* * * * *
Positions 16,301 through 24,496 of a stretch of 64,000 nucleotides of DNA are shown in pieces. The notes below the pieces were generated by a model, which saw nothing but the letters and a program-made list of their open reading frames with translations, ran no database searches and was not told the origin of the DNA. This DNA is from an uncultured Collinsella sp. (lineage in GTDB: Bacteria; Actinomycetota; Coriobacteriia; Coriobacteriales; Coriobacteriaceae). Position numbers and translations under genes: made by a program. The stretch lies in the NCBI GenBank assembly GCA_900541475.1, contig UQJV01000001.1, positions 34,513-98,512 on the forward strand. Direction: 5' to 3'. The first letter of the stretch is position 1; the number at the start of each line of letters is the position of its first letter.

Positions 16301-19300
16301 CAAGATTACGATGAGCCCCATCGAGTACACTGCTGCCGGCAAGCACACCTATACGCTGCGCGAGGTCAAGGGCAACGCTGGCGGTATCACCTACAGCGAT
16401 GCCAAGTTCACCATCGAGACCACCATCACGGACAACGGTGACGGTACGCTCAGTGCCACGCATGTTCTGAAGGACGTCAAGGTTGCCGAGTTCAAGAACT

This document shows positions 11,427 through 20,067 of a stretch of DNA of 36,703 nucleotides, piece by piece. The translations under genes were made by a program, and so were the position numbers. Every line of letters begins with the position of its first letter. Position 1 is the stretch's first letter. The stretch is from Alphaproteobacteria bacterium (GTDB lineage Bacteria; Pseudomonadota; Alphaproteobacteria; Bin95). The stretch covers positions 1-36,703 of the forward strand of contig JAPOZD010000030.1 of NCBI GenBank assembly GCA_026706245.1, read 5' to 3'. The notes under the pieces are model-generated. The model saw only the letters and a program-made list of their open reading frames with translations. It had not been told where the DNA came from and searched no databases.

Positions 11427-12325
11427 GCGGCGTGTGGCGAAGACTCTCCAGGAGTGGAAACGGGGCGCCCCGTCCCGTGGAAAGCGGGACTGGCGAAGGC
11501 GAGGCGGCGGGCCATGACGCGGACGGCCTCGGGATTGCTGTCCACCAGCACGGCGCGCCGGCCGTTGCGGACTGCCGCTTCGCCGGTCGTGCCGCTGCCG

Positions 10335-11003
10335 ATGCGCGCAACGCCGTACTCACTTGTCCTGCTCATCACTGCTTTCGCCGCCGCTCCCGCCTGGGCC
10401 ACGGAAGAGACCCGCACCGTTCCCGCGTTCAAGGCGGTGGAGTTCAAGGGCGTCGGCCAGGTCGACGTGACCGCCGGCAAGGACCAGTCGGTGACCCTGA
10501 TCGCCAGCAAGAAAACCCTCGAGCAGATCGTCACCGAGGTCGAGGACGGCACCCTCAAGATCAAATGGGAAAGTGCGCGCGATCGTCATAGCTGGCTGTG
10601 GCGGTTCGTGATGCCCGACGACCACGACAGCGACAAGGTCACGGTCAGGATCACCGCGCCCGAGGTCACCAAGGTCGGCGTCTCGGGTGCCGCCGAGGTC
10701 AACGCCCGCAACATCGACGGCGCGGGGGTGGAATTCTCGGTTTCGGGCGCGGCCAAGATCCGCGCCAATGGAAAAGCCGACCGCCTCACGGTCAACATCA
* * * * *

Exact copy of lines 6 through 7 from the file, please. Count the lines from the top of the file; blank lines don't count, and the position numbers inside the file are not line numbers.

Positions 11427-12325
11427 GCGGCGTGTGGCGAAGACTCTCCAGGAGTGGAAACGGGGCGCCCCGTCCCGTGGAAAGCGGGACTGGCGAAGGC